And if Trump won? Gregg would support him. “What’s the option, Hillary Clinton?” asked Gregg. “I’d rather have somebody a little light on substance than somebody who put our national security at risk.”

“A little light on substance” is an interesting euphemism, but look for more of this sort of thing. We might see a quiet migration from “Trump’s wretched xenophobia, bigotry and tendency to regard the Constitution as a sh*t-stained piece of toilet paper have no place in the GOP,” to “Trump’s deeper instincts are concerning, to be sure, but they are not nearly as dangerous as Hillary’s are, and he can probably be set right with a little schooling.”

2) Trump doesn’t have deeply held principles, so he’ll probably work with us. Politico reports that Paul Ryan and Mitch McConnell have developed “rules of engagement” with Trump, in which they will criticize him when he acts like a hateful, dangerous lunatic, while leaving little doubt that they will back him if he’s the nominee. Note this:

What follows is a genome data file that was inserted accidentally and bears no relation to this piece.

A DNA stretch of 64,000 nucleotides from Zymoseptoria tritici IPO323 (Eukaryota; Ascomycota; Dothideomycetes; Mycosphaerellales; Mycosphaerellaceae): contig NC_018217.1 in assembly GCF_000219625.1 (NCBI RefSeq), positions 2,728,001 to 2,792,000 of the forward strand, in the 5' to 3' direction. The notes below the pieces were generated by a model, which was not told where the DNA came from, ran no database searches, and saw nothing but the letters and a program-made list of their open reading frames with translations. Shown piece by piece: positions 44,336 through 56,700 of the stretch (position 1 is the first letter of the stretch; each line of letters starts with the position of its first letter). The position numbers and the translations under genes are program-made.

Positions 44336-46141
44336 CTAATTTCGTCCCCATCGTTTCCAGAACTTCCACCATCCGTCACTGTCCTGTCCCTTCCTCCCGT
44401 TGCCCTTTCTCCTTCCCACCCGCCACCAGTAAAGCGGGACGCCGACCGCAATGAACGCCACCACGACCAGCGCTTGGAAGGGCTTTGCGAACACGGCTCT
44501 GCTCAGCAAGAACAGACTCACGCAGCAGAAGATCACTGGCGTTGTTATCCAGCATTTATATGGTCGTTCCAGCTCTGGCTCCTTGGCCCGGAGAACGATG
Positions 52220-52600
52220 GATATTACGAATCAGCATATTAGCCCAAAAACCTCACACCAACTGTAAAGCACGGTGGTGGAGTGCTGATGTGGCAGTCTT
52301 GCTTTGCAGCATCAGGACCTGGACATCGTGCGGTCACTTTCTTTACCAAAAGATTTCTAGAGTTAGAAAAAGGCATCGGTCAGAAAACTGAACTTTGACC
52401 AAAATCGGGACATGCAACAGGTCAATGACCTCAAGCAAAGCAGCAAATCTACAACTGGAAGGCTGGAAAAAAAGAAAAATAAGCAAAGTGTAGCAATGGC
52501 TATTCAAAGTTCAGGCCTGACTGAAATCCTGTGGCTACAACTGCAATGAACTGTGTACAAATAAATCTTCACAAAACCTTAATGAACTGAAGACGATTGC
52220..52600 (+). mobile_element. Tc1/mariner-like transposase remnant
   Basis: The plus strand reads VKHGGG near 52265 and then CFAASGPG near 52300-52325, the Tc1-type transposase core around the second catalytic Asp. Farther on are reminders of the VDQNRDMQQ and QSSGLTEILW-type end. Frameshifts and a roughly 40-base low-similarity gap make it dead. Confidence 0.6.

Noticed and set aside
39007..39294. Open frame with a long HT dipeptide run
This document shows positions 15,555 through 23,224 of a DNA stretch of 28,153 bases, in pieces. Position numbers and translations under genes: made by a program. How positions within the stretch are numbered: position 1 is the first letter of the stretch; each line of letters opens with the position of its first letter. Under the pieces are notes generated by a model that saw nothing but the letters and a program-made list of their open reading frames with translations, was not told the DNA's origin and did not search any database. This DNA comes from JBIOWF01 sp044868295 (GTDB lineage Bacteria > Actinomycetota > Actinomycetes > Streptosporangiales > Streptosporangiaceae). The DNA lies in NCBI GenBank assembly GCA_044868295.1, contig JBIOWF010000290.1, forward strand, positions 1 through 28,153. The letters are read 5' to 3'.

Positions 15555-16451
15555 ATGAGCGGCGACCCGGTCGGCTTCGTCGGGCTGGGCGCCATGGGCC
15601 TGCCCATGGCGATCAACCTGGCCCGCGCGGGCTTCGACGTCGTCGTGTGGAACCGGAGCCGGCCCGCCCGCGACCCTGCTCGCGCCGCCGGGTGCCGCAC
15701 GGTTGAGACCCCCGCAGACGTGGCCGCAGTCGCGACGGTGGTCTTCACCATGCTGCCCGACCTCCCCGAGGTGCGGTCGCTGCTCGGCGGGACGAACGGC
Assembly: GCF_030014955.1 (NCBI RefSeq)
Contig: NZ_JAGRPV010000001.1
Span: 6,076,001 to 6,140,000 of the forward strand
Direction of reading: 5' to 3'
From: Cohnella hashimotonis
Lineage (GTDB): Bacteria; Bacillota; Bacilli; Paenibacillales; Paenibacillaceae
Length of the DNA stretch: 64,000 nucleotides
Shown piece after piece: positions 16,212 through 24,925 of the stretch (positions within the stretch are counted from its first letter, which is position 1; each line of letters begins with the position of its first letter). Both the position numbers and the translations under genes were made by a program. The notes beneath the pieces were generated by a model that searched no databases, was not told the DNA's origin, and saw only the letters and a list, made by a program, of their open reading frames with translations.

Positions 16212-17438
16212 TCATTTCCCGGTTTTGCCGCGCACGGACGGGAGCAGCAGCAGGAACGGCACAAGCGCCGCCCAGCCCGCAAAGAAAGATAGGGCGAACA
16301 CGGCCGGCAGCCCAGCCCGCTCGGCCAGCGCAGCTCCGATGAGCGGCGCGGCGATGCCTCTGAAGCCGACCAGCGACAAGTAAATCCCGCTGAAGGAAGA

Some in the Capitol believe there’s a slight upside in Trump’s candidacy. They don’t believe he has deeply held beliefs, and therefore can be persuaded to adopt the House GOP’s forthcoming agenda. Others say a Trump-fueled increase in voter turnout could help the party in some races.

In other words, Trump can’t possibly believe all the crazy, reckless nonsense he’s spewing, because it’s so crazy and reckless. That seems like a pretty big gamble.

3) Trump is already showing signs of growing. As Jonathan Cohn points out, at Trump’s victory presser last night, he seemed to pivot towards a slightly softer tone and a more general-election-friendly message. This led Newt Gingrich to remark: